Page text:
TURKEY – Kubilay Akman : Between the West and the East


As the Ottoman Empire crumbled, Turkey became a modern nation after an anti-imperialist struggle against occupations of several European armies andmoved in the direction of secularism. Turkey is one of the most progressed nations in the Muslim worldduring the early twentieth century.

Nowadays negotiations with the European Union are stagnating and the Turkish nation seems to be on a quest for its identity in the twenty first century. A potential big player and key nation in the Muslim world, Turkey’s global role is still largely undefined. As well as being a bridge between two continents, Turkey is a bridge between two cultures – the Near and Middle East and Europe and the Western World.

Dr. KubilayAkman teaches Sociology at the Bingöl University in Eastern Anatolia. He has expert knowledge onSufism, as well as the sociology of art. Recently he wrote a paper, analysing the representation of the “Arab Spring” in the media and looking at its simulative identities. We thank Dr. Akman for discussing with us the Turkish current affairs from a sociologist’s point of view.

The Maghreb and Orient Courier – Dr.Akman, in your opinion, what political future awaits Turkey?

Dr. Kubilay AKMANRegarding the political future of Turkey, there is sufficient evidence to be optimistic. The political reformation and democratization of the country on a large scale continues in a decisive route. In the last decade the country has had an incredible change towards freedoms and human rights for everybody, regardless of religious or political identity, ethnicity, etc., comparedto previous periods of the Republic’s history. Let us make a comparison: between 1980-2003, 37 political parties were closed; since 2003 the number is just one. This comparison is only a sample perfectly representing the change in Turkey. We can give examples in many other fields (press, education, gender issues, etc.) These reforms cannot be ignored, the change of the political atmosphere is very clear and hopefully will continue in the future.

MOC –How is it possible that RecepTayyipErdogan won the elections, although he suffered from so many corruption scandals? Is Turkey a democratic state?

Dr. K. AKMAN –There are several reasons to explain the success of Chairman RecepTayyipErdogan: first of all, AK Party is very successful in municipalities. The last victory wasin the local elections of the 30th of March 2014.The majority of the Turkish society trusts the vision and abilities of Prime Minister RecepTayyipErdogan and the AK Party’s municipal activities. Erdogan was a successful Mayor of Istanbul in the 90s and his brilliant skills for local administration are appreciated by a variety of citizens from the left to the right of the political spectrum. There is a common conception that: “The AK Party knows how to deal with issues related to municipalities”. This is the first reason of this victory.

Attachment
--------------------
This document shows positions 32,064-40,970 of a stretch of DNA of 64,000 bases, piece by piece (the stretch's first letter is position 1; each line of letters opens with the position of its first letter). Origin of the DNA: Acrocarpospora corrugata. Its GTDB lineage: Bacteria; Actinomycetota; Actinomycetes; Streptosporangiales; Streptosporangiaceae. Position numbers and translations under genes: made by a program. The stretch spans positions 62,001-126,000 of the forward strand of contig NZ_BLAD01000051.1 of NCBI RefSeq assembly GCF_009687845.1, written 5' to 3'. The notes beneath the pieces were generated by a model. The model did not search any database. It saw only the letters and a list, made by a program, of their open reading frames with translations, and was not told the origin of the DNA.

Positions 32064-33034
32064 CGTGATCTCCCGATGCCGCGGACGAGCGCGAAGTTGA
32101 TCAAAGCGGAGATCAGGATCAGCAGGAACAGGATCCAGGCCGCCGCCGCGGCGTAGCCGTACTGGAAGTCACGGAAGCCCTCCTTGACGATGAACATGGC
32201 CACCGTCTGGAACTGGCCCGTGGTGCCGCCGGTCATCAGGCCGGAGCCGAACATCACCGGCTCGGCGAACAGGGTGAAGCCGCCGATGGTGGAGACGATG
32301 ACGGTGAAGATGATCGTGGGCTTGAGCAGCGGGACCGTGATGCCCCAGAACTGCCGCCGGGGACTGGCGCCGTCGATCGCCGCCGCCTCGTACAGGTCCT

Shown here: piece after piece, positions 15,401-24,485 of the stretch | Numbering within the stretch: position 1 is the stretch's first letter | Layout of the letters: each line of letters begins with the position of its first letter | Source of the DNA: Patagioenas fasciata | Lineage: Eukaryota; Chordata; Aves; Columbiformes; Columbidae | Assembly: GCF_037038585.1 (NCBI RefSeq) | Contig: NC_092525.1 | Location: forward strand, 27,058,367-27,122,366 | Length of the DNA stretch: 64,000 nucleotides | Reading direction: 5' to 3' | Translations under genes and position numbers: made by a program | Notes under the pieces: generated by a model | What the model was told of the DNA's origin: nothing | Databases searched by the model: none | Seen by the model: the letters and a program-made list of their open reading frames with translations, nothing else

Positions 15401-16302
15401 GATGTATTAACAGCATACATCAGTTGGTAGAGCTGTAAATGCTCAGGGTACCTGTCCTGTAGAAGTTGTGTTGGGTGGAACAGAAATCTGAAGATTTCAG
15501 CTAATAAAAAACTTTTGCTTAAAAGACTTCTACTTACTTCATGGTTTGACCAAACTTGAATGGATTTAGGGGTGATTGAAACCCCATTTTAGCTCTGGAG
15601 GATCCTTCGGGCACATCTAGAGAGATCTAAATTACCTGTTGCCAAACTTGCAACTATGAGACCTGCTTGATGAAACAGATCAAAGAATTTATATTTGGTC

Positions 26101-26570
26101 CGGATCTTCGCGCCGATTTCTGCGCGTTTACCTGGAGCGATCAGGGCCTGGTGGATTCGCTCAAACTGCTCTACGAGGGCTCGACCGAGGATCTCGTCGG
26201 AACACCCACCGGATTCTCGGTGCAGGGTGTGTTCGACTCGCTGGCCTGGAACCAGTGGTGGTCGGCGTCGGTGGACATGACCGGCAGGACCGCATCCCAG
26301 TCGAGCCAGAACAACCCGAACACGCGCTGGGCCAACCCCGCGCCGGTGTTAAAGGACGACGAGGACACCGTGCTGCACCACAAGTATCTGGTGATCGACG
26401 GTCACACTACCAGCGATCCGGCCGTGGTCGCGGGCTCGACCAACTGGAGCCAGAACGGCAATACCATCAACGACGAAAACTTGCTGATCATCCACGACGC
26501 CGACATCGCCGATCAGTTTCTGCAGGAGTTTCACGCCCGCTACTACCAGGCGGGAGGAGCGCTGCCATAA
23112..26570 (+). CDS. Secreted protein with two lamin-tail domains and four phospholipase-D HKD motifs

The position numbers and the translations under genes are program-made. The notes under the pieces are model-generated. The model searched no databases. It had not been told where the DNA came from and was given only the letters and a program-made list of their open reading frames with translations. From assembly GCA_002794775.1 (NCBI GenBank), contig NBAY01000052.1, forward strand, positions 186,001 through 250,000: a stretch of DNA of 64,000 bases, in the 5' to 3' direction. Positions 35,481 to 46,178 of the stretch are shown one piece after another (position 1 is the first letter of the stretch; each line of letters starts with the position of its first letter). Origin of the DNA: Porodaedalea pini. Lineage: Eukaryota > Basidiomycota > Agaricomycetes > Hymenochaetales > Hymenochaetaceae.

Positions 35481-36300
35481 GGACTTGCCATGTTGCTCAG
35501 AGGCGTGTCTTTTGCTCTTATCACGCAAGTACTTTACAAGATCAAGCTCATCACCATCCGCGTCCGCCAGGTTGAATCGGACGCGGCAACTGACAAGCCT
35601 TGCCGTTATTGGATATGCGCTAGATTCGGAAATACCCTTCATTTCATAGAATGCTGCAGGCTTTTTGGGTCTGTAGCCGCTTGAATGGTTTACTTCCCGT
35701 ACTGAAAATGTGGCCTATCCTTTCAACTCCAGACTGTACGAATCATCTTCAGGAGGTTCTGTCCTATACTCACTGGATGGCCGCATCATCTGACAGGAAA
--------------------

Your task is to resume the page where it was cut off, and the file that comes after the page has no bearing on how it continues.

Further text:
As for so called “scandals” and “corruption”, it is just a claim and there is no proof against either the Prime Minister or his family.

What happened on the 17th of December 2013, has been considered as an operation against democracy and legitimate government, planned and applied by an organization called “parallel state”. This is perceived as being part of a series of operations, including the Gezi Protests in Istanbul, the Egyptian military coup and the tumble of the legitimate government of President Mohamed Morsi and the Ukraine protests. The 17th of December Operation was part ofa scenario, which had some other components before and after. Sure, Turkey is a democratic country as much as is your country and any other European country.

Democracy does not mean that all crises are solved automatically; rather, it means that people and political subjects, including all citizens have substantial channels to express themselves, represent and race democratically for national government and local administrations. These are guaranteed by the constitution, law and related regulations in Turkey. If you can read Turkish newspapers, watch Turkish TV you would see that there ismuch critique in Turkey against the Prime Minister and his Government. If we were an “undemocratic” country, how would it be possible?

The significant support of citizens (45.6%) ofChairman RecepTayyipErdogan and the AK Party on the 30th of March has shown that the people of Turkey, with a variety of ethnicity (Turkish, Kurdish, Zaza, Arabic, Circassian, Laz, etc.) expect the progress of the country not to be interrupted, neither economically, nor politically.

If there were a real scandal or proof of corruption, this victory would not have happened. People have been seriously bothered about the intervention of a blurry, obscure organization into the politics via some dark operations. It was a very clear warning to them.

MOC – Does Turkey have the risk of becoming an Islamic Republic or will the secular spirit remain?

If Turkey has (actually I believe it has) a spirit, it is a mystical spirit coming from the Islamic traditions. Let us have a look at India, Tibet or any other Asian culture. When we talk about their spirit we mention Buddhism, Hinduism or Taoism; rather than their secular social practices.

So, the spirit of Turkey is based on Islamic values for centuries. We are the country of MawlanaJalaladdin Rumi, YunusEmpre, al-Hajj BaktashWali and so on. Turkey is the land of Whirling Dervishes and Sufi Music, literature, etc. So, not only during the Ottoman Empire, but also in the Republican period this mystical inheritance has kept living and will hopefully survive forever as a part of the universal treasures of humanity.